If this catfish came from South America, then one would count it without question to the banjo catfish. But in reality, Acrochordonichthys rugosus comes from Southeast Asia, where it is widespread and science has known about it for a long time, but from where it is only rarely exported as an aquarium fish. A special feature of the fish is that it is polychromatism, i.e. there are many different patterns within the same population. This is neither a sexual characteristic nor a question of age, but simply individual. Since Acrochordonichthys rugosus has only small, barely functional eyes and is strictly nocturnal in nature and lives hidden in dead leaves in dark waters, it can be assumed that the colouring plays no role for the intraspecific communication of these fish.
In behaviour A. rugosus resembles the banjo catfish. Often the fish rest for hours and days at the same spot. If the keeper is then worried and pushes the animals to see if they are still alive, they show the same defensive behaviour as the banjo catfish do: they place the tail fin at the tip of the snout. The close relationship of the banjo catfish (Aspredinidae) and the moth catfish (Akysidae), to which A. rugosus belongs, is obvious, but South America and Southeast Asia have already separated 100 million years ago and in Africa in between there is no catfish known that is closely related to the two groups. Amazing!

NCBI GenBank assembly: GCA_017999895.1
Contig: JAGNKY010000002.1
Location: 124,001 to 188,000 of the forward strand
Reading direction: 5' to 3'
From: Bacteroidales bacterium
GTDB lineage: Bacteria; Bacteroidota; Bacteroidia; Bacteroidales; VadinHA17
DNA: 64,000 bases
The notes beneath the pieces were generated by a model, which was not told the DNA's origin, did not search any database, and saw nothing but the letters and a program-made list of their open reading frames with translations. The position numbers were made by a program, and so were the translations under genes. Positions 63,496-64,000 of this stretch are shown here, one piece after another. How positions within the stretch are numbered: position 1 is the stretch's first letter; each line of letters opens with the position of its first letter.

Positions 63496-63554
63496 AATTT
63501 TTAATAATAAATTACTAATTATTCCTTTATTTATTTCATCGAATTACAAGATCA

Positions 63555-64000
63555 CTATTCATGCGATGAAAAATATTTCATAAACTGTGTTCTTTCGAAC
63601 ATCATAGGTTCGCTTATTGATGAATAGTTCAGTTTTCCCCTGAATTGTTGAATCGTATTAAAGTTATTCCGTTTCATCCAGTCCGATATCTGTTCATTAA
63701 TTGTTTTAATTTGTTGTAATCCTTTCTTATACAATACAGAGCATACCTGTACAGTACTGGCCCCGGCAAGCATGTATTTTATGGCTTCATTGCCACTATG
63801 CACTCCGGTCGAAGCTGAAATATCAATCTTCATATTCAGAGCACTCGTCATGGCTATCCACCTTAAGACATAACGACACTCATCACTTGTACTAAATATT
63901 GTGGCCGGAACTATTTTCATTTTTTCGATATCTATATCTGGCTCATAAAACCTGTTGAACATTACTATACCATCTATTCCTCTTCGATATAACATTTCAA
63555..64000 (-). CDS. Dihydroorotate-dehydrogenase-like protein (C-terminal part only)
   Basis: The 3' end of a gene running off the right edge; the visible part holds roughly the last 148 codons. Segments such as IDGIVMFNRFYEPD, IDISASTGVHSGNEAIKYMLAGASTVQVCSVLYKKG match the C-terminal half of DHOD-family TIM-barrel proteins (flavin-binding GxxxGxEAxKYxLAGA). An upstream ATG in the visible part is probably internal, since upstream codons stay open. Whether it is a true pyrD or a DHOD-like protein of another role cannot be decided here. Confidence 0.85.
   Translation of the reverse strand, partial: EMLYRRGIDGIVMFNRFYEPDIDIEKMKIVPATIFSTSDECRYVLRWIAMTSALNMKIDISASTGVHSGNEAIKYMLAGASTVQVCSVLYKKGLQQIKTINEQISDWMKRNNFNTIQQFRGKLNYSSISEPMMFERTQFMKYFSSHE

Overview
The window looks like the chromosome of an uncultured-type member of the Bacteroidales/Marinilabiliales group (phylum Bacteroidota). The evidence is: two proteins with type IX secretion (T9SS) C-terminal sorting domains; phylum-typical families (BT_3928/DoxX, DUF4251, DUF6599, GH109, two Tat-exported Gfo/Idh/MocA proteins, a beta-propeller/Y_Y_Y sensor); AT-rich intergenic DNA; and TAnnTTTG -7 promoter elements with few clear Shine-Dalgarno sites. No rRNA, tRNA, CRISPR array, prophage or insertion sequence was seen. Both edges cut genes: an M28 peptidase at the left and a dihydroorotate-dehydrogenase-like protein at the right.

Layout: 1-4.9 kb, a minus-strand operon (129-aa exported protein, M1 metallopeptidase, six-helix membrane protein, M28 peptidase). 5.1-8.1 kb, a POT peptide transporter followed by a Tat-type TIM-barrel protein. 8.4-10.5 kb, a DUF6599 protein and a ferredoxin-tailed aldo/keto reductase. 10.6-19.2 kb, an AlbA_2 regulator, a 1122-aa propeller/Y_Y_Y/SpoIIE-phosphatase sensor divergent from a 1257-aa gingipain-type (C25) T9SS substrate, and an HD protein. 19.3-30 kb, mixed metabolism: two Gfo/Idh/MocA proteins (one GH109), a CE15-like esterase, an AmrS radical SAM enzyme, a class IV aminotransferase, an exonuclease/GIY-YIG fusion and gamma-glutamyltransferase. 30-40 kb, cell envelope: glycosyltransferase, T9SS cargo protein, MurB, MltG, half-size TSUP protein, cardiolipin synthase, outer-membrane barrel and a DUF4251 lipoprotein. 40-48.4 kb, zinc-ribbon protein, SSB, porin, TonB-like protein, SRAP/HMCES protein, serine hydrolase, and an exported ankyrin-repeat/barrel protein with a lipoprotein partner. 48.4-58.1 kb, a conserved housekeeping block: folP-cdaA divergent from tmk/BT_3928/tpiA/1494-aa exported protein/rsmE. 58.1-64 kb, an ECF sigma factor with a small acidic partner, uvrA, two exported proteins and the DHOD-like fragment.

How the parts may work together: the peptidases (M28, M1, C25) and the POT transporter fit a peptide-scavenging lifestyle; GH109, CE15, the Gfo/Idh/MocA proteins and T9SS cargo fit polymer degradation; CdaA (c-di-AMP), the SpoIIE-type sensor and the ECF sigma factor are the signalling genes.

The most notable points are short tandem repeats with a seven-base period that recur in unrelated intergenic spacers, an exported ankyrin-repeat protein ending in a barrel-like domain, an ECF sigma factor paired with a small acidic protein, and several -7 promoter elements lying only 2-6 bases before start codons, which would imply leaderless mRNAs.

When transporting A. rugosus one should be a little careful. Strongly stressed animals can secrete a milky secretion from a gland, which at least has a poisonous effect on some fish and can possibly be fatal in the comparatively small water volume of the transport bag. However, there is no observation of deaths in community aquariums in which A. rugosus is maintained. The secretion therefore probably serves to ward off predators.
For our customers: the animals have code 361822 on our stocklist. Please note that we only supply wholesalers.
Text & photos: Frank Schäfer